Sometimes the girl is not able to give birth or there are major complications when she does. When that child gets married and has to give birth, they are not fed during their pregnancy because the community wants them to give birth to small babies. That’s the community’s way of dealing with the complications and so the issue just get worse.

Even so, this child who has undergone FGM will advocate it for another girl that age, so the children go through the same thing. It’s a cycle. It’s a cycle of poverty, of early marriage and of abuse.

What is Compassion doing to stop FGM?

For me the most important thing is the Child Sponsorship Programme which can transform the life of the child, just by sustaining and maintaining them. Even the little things like food and gifts - these things sustain them for longer, they will attend school for longer, postponing or even totally eradicating the process of FGM in their lives. Through sponsorship, because a child’s school fees are covered, it rescues that child from experiencing FGM.

We also give children and families information which deals with the cultural and social pressures of FGM and early marriage.

Earlier this year, Compassion Kenya marked the International Day of the African Child with local community campaigns in Eastern Kenya (Malindi) and Western Kenya (Narok). These aimed to raise awareness of the dangers of early marriage and FGM in girls and young women.  

Campaigns in Kenya against FGM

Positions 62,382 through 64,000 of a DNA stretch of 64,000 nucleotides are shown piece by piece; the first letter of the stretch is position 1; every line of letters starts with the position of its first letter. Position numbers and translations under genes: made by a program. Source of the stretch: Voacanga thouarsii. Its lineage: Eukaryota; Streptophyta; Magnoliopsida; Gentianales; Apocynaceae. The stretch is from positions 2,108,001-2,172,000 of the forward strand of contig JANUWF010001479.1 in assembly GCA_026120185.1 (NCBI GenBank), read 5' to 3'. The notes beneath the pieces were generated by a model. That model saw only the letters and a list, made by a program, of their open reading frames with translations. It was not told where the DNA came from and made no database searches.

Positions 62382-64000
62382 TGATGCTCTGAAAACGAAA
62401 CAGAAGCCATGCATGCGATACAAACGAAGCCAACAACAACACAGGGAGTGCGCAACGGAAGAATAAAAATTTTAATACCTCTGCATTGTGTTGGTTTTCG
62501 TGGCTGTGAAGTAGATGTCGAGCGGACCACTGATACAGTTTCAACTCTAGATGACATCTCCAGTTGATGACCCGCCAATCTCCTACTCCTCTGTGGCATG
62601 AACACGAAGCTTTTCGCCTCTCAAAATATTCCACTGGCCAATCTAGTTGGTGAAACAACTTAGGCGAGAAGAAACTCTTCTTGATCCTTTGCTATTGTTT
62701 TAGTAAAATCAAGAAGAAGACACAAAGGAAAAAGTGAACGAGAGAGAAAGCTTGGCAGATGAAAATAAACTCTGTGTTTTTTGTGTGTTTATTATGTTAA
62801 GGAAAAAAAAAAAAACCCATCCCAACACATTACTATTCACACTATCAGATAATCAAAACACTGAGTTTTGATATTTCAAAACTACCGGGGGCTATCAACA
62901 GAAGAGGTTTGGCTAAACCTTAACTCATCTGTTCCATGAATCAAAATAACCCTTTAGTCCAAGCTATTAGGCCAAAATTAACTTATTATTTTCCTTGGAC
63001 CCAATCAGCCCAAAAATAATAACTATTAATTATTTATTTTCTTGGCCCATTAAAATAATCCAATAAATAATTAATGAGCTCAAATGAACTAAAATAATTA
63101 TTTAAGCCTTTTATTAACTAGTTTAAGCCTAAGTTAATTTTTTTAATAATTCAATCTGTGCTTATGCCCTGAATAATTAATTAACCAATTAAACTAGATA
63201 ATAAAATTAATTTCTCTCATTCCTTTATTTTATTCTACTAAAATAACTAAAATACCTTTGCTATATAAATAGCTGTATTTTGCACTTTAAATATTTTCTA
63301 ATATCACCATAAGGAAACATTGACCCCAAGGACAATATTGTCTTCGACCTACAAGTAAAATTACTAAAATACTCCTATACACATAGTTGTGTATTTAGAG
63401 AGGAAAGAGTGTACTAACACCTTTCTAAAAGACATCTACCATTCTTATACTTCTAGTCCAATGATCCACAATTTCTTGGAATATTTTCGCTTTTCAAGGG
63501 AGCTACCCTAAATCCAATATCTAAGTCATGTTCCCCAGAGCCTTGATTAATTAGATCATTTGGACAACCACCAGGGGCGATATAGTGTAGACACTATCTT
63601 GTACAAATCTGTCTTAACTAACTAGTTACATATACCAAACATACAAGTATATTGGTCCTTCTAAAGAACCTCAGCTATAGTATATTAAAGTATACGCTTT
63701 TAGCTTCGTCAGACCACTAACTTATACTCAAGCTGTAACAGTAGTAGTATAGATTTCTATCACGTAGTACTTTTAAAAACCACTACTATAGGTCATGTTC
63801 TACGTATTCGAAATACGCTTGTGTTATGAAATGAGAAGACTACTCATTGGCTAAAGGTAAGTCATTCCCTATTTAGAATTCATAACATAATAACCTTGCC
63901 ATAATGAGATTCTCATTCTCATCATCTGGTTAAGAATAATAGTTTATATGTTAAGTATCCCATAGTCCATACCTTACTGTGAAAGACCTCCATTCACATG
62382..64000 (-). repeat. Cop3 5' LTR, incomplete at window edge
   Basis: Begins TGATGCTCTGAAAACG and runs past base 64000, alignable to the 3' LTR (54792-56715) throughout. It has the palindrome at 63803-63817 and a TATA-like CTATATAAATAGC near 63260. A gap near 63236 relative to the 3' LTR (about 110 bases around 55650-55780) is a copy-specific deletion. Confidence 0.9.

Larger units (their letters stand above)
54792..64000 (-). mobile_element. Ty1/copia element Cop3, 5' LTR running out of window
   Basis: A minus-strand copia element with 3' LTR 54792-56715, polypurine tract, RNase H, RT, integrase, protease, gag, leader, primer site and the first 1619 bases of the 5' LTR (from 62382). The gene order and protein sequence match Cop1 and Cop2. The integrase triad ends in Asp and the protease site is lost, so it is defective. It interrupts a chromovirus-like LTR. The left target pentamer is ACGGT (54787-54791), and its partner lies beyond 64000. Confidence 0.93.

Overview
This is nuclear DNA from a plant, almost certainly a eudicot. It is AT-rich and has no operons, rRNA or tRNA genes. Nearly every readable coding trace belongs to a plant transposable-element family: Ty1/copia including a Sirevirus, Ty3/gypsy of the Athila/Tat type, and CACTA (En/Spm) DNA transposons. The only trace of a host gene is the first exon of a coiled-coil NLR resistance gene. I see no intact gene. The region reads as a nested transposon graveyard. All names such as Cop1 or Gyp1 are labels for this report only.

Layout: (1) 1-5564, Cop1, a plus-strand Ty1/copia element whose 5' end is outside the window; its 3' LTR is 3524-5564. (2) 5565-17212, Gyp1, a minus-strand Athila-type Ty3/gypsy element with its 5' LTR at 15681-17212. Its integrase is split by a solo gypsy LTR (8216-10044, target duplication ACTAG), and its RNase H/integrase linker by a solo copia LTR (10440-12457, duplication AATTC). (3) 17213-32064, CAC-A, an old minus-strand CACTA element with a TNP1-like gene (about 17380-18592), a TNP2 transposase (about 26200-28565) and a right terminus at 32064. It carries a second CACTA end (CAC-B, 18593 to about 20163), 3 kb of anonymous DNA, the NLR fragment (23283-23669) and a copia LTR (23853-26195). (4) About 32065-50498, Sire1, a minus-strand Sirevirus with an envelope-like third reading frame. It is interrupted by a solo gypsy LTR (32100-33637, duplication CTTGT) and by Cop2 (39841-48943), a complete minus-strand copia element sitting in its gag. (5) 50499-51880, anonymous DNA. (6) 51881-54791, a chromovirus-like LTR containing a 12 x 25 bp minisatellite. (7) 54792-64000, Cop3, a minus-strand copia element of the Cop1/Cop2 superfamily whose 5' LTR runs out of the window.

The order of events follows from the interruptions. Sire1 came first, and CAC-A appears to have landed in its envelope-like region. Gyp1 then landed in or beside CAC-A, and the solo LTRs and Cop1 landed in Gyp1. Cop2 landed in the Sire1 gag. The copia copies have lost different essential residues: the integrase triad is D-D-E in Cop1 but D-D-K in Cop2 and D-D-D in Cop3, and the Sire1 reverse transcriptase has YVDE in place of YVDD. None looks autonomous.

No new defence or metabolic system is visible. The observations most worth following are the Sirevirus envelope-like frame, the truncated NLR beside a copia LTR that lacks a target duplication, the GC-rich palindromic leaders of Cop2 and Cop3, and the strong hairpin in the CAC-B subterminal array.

Kenyan girl raising FGM awareness

Raising awareness of FGM

What are the challenges you face?

The communities are very tied to their cultures. They love their culture, so we try and identify alternative rites of passage along with the children, like training or camps - different options to what their community is offering.

It is difficult to step into a community and loudly say, “Stop FGM”, but you can delay the process, so we tell them, “Yes, if you want, if you are a woman and it is something you value then you can go through it but allow the child to go to school first.” That has really helped, some girls have made that decision. And we know some who have gone through FGM but much later on and they have still finished school.

The government has made laws to tell people to stop FGM, but that is not necessarily the right way. The right way to deal with this issue is to go to these communities, listen to them, understand why they have to do it. For them the cultural preservation of FGM is very important. Once you can talk to them you can understand. You can help them so that that the word of God dwells in their hearts – then you can see a few who have changed. We do lots of talking, to children, to parents and community leaders; we address culture. We hope that in the next few years the campaigns we have been doing will bear fruit.

For you, what defines Compassion’s work with vulnerable children?

The desire and passion of Compassion is to support not just children, but one child. When you are dealing with issues of poverty, issues of abuse and issues of vulnerability, the individual attention you are able to give one child is very important. It really makes a difference.

 

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Ella Dickinson

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Silas Irungu